Glorious Georgian Bathing

Hot water, soap and shampoo; for most of us this is the start of our day. A shower or bath each morning is a habitual part of modern life that the majority of us couldn’t go without. Since the Victorian era, the British have been obsessed with being clean and the array of products with which we soak, soap and scrub. However, go further back into the Georgian and Stuart reigns and the picture is rather different. Up until the mid-eighteenth century, it was uncommon for people to wash the body with soap and water. The courtier and diarist, John Evelyn, wrote in 1653 that he was resolved to wash, but only once a year.

…regular changes of underclothes and the liberal application of perfumes and powders in an attempt to mask any unpleasant smells…[even so] social gatherings at the royal palaces resulted in ‘sweating and stinking in abundance.
Rather than a disregard for personal hygiene, this unwillingness to bath was partly for health reasons. Doctors and scientists of the day argued that bathing would allow unclean waters and miasmas to enter the body and upset the equilibrium of the natural humors. On a very practical level, it was also quite a challenge to fill a bath tub in an age when piped water in the home was available only to the privileged few. So instead, cleanliness was achieved by rubbing the body with linen towels, regular changes of underclothes and the liberal application of perfumes and powders in an attempt to mask any unpleasant smells. Unsurprisingly, the result of this cleansing treatment was not always successful. As the courtier Lord Hervey remarked, even social gatherings at the royal palaces resulted in ‘sweating and stinking in abundance’. Being a laundress in the eighteenth century can’t have been a pleasant job!

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Queen Caroline’s bathroom at Hampton Court Palace

In contrast to most of her courtiers, Queen Caroline, the wife of George II, had an unusual penchant for washing with soap and water. A lively and intellectual woman, she promoted new ideas about bathing and the body that had begun to develop during the early eighteenth century. In 1724, an English physician could write with confidence that washing the body was beneficial because it freed the pores of sweat, ‘that glutinous foulness’. Shortly after her arrival in England in 1714, Caroline had a bathroom installed in her private apartments at Hampton Court Palace. This had a wooden tub and a supply of cold running water. Hot water had to be bought up the backstairs by the Queen’s Necessary Woman. When Caroline wished to bathe, her tub was lined with linen sheets and fitted with a stool. Once seated in the tub on the stool, the Queen soaped herself down using a scented soap beaten into a small quantity of water in a bowl. Water from the tub was then scooped up and tipped over her from another bowl. All this was done while Caroline wore a bathing dress and cap to cover her head!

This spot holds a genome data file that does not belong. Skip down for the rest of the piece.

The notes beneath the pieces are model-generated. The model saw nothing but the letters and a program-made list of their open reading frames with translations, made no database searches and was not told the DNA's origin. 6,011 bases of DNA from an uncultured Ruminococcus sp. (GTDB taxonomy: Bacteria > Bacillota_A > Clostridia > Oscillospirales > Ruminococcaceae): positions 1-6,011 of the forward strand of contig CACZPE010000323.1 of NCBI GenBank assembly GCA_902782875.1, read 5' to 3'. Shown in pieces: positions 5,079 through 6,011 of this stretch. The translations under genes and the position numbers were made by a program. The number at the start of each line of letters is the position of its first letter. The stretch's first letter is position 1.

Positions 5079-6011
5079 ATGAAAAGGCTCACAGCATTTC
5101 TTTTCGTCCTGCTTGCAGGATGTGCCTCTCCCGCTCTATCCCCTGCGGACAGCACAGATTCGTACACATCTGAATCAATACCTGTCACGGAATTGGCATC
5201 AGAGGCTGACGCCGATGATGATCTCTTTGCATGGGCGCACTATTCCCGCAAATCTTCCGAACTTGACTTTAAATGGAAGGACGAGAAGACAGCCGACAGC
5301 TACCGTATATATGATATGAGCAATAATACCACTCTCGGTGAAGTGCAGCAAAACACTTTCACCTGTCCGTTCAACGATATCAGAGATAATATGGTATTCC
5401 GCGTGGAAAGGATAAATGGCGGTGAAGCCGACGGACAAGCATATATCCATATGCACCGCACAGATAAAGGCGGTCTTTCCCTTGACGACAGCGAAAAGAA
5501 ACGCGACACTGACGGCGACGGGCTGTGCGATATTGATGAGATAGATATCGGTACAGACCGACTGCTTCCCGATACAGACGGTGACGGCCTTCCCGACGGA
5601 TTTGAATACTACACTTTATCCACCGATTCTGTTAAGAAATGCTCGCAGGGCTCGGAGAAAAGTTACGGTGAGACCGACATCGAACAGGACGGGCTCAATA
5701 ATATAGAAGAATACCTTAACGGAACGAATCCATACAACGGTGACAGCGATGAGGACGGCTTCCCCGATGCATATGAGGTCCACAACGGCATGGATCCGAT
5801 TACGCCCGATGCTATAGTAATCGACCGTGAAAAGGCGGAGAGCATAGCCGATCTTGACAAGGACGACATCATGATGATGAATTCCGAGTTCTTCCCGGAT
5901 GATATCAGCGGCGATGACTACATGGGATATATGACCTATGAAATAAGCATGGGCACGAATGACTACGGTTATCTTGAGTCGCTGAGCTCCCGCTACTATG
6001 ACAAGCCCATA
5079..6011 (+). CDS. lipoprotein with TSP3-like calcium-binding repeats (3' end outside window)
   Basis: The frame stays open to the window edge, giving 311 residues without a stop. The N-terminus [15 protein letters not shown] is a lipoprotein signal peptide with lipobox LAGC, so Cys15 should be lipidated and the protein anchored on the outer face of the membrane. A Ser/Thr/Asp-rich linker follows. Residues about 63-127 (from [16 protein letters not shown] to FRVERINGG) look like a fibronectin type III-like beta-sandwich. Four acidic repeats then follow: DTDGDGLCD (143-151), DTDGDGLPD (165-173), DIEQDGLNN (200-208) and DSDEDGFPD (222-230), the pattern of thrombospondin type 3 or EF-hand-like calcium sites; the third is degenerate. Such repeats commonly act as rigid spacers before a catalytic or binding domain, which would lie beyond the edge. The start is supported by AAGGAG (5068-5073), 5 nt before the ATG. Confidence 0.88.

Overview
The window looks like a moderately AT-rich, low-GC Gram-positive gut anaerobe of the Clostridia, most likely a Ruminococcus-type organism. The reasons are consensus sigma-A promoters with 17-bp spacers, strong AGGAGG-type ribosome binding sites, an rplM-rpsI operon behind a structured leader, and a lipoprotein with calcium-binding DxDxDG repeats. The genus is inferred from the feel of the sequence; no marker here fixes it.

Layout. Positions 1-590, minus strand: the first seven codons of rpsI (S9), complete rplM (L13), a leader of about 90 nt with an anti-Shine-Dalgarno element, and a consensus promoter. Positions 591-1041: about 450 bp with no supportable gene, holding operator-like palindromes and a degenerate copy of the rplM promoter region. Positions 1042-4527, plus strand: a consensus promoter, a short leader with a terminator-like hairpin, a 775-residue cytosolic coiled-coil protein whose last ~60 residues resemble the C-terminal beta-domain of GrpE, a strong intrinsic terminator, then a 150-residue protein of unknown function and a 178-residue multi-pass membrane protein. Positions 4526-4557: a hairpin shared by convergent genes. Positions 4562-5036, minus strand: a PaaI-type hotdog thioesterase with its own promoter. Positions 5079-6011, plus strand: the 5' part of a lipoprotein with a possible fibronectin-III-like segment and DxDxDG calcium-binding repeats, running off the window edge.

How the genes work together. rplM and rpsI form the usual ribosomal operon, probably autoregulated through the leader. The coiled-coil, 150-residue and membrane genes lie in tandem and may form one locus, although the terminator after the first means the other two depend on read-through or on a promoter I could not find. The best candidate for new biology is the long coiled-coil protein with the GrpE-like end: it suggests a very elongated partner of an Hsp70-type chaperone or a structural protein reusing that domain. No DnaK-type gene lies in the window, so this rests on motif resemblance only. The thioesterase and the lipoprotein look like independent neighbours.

While novel for the time, Queen Caroline’s bathing practices were still very different to our own. Nevertheless, the Queen’s penchant for cleanliness was an important step towards modern attitudes towards soap and water. The Georgian age was the moment when our own fastidious practices of washing the body were born.

Written by Olivia Fryman, Assistant Curator at Historic Royal Palaces 

The Georgian Court and its intriguing cast of royal characters are brought to life at Hampton Court, Kensington and Kew Palaces this year with a series of events, in celebration of the 300th anniversary of the Hanoverian accession to the British throne  Find out more here 

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Glorious Georgian Bathing

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2 Comments

  • bathing was not that uncommon prior to the early modern era. there were public bath houses in many mefieval cities for instance, and palaces and castles sometimes had bathrooms. there are lots of medieval illustrations of people bathing, often a barrel seems to have been used as a bath. washing the body may have gone out of fashion later, but washing certainly was not a new thing.

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